Robby Gordon scored his second win of the season and third of his career at the road racing course in Watkins Glen, New York. It is Gordon's second Winston Cup road course victory; the first came at Sonoma's Infineon Raceway earlier this ...
Robby Gordon scored his second win of the season and third of his career at the road racing course in Watkins Glen, New York. It is Gordon's second Winston Cup road course victory; the first came at Sonoma's Infineon Raceway earlier this year.
The win makes Gordon only the fourth driver in NASCAR history to win both road course races in a single season.
The break of the race for the 33-year-old Cerritos, California native came on lap 53 when the No. 31 team pitted for gas, just after the No. 2 of Rusty Wallace spun into the gravel, bringing out the caution flag. Gordon dived onto pit lane before NASCAR waved the yellow flag and closed pit road. When the field cycled around Gordon had put his Chevy into the lead.
"We came in about two laps earlier than we thought," said Gordon. "We were hoping that we'd get some cautions later on. As soon as Rusty (Wallace) spun we were on the radio talking and Kevin (Hamlin, crew chief) was like 'come now, come now' - that was the call. We needed that track position, track position is so important.
"I'll be honest, the first half of the race I just kinda saved my brakes, saved my car. I don't know if we had the best car today, but we ended up winning the race. That's what it takes to have a team."
Kevin Hamlin, Gordon's crew chief, surmised that the No. 31 team would not have to pit again for fuel. Gordon wisely conserved fuel in the races ending laps, to earn the victory.
"We had a strategy that we thought we could play," said Pruett. "It was an aggressive one. It all depended on those yellows, and they happened to work out exactly how we wanted them too. Fortunately, we pitted so soon at the end, we had to conserve fuel at the end. They kept saying 'go after Robby (Gordon)' but conserve fuel at the same time. We could pace him, but we just couldn't catch him."
Dale Earnhardt, Jr. was third, gaining his 14th top-ten this season.
"I had a lot of fun," said Earnhardt. "The car drove real good. We tested here and worked real hard to get here, and get the car that competitive. The hard work paid off, it wasn't looking to good there on that last restart. We were sitting about 20th, and I had to drive real hard to get up there. I wore my car out and didn't have anything left for the leaders. Just tried to stay out there and stay out of trouble. We got a great finish to be proud of."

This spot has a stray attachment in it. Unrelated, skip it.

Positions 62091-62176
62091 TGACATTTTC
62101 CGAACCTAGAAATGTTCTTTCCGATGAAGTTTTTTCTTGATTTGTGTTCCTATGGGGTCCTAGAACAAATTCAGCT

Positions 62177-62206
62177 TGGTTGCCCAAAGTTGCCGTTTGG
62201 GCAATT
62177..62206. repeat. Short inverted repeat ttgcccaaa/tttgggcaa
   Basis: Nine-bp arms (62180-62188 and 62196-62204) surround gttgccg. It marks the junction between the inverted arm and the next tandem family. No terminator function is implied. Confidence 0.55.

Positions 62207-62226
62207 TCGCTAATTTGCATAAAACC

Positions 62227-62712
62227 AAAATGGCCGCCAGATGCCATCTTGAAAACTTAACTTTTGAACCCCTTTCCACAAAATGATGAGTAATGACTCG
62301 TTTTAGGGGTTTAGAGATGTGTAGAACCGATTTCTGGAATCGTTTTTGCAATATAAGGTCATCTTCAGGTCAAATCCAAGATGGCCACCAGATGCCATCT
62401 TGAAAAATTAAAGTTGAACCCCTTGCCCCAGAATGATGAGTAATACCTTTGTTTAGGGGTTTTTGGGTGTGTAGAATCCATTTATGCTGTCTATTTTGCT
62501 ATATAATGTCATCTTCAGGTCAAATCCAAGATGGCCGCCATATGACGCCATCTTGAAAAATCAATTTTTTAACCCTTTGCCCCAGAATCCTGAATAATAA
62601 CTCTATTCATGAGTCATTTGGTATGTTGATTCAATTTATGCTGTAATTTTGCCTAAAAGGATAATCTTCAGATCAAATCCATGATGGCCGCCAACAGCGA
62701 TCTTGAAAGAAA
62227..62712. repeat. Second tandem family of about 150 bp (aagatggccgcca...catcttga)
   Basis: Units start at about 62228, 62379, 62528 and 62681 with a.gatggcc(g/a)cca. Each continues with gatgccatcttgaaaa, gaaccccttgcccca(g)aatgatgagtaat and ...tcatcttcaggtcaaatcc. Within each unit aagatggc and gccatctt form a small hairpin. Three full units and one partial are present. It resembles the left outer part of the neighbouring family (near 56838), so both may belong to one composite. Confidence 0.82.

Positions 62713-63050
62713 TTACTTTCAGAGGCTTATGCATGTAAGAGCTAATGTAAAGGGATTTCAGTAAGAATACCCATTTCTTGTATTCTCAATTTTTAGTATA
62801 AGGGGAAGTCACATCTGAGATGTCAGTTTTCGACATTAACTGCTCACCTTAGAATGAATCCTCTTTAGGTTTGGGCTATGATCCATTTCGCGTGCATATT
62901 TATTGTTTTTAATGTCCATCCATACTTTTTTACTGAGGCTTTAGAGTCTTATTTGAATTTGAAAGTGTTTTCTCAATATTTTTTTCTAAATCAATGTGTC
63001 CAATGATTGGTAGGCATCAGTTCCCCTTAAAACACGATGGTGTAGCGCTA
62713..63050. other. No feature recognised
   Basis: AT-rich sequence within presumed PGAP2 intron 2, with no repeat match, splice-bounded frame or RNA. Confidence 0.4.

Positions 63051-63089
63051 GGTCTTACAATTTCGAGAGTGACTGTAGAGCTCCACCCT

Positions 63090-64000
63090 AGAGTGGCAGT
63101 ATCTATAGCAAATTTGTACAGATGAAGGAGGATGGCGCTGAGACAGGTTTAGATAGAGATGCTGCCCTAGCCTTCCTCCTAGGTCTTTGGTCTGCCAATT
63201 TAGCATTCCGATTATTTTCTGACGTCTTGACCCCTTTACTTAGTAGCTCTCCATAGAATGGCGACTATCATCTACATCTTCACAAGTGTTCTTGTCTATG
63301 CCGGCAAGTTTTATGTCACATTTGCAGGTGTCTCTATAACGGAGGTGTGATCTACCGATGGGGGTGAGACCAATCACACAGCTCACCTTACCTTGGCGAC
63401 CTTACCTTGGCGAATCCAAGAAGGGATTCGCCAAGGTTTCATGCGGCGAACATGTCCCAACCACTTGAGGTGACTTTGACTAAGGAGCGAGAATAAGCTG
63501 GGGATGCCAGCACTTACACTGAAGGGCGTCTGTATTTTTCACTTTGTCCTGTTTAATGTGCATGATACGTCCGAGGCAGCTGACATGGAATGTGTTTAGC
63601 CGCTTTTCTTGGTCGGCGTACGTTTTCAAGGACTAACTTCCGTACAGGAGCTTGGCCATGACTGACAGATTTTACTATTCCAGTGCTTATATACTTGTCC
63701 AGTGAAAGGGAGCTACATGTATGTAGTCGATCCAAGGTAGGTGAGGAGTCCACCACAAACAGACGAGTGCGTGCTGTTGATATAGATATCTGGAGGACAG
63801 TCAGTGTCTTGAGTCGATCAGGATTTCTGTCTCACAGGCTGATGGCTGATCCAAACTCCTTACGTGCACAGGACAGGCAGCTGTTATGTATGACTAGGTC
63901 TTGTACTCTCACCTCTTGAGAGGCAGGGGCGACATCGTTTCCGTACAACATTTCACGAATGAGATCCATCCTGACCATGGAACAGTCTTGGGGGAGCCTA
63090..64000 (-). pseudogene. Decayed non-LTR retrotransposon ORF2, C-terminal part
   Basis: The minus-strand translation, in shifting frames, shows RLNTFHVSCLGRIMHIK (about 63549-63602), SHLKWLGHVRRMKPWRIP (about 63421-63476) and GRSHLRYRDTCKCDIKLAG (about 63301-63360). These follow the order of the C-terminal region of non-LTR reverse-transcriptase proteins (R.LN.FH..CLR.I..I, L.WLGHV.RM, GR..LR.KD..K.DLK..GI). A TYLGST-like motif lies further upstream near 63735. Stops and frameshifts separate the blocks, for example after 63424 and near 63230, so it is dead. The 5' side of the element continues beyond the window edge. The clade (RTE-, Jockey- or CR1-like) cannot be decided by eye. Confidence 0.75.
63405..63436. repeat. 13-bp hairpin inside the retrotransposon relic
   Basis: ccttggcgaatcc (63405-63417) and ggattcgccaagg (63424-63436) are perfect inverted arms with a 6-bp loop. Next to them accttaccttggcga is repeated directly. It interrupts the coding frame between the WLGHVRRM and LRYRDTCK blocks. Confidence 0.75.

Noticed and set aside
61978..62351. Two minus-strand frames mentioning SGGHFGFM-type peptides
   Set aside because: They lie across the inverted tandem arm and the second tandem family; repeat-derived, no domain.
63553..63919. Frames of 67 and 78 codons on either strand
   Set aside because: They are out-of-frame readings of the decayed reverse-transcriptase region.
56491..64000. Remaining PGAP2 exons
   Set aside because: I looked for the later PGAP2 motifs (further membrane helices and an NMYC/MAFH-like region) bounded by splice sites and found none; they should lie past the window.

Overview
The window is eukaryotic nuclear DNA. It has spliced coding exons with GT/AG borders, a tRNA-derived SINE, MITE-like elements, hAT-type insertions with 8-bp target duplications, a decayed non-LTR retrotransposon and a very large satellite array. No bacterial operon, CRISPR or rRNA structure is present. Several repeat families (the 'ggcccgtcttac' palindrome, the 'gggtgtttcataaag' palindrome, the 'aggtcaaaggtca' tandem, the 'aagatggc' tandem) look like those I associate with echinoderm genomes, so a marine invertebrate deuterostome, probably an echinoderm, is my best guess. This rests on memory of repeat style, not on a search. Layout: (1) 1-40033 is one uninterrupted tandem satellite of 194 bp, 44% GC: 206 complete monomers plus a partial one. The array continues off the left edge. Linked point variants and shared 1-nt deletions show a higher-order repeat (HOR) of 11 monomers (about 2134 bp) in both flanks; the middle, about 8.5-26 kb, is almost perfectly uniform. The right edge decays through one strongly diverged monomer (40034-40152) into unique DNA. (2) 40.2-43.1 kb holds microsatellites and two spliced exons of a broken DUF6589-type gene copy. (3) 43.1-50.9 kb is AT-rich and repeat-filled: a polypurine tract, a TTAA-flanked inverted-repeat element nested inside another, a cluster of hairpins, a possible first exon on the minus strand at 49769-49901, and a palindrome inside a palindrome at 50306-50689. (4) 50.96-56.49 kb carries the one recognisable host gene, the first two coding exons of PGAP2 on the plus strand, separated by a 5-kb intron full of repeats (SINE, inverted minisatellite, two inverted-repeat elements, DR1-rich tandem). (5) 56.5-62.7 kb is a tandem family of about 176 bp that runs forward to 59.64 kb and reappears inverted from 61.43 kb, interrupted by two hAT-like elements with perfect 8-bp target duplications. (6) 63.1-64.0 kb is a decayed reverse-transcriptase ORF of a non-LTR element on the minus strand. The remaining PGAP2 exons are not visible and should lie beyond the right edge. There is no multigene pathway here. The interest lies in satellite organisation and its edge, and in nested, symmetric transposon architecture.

Jimmie Johnson, who had to start from the rear of the field due to an engine change, earned a fourth place finish, and continues to sit in fourth place in championship rankings.
"This is like a win for the Lowe's team to be able to have a day like we did today," said Johnson. "Sometimes not being the fastest car is going to pay off for you, it's just being consistent and fast enough.
"I've got a lot to learn on the road courses, this year's been a struggle for me, and I have been able to learn in the race and do what I need to do. Luckily, we had a good enough car."
Kevin Harvick was fifth, rebounding from troubles early in the race on pit road. During the first round of green flag pit stops Indianapolis race winner Harvick's rear brakes were on fire, and when gasoline spilled during the refueling process it ignited Harvick's Chevy - Harvick managed to pull away while his pit stall exploded into flames. Crewmembers and NASCAR officials scurried to put out the fire, no one was hurt in the incident.
Things continued to get worse for Harvick, as on the restart on lap 25 Harvick accidentally hit the kill switch in the car and shut off his engine, hurtling him backwards through the field. Harvick used strategy and patience to work his way back up and land his ninth top-ten of 2003. His fifth place finish propels him two spots into fifth in championship points, 516 points out of the lead.
Matt Kenseth's eighth place finish keeps him comfortably ahead in the point's lead. Dale Earnhardt, Jr. sits second, 258 points shy of first.
It was an exceptionally bad day for four-time Winston Cup champion Jeff Gordon. On the first lap, Gordon was tapped from behind by the No. 16 Ford of Greg Biffle, sending the No. 24 Chevrolet into the gravel pit. By the time Gordon got back on track, he had lost 41 positions. Gordon exercised his patience, passing one car at a time, until he placed the No. 24 back into contention within the races last ten laps. With one lap to go, Gordon ran out of gas in turn 10, and was trying to get to hang on to the checkered flag when the N0. 29 of Kevin Harvick spun Gordon into the wall. Gordon finished 33rd, but retains the third spot in the race for the Winston Cup, 396 points out of the lead.
"I was trying to get out of his way," said Gordon. "But when you are out of gas, you don't have many options. It's our fault for running out of gas, but I felt like he was fighting a little bit too hard, cause it was pretty easy to pass me.
"That was one of the hardest I've ever driven the car. These last two weeks have taken a lot out of me, and this race team. Last week we saw results, and unfortunately today we didn't."
Defending race winner and reigning Winston Cup champion Tony Stewart finished 11th. Stewart was never a threat for the win Sunday, but tried a variety of strategies to get the No. 20 Chevy into the lead. A miscue on pit road landed him at the rear of the field near the end of the event, but he was able out of sheer will to push his car back towards the front for a top-fifteen result.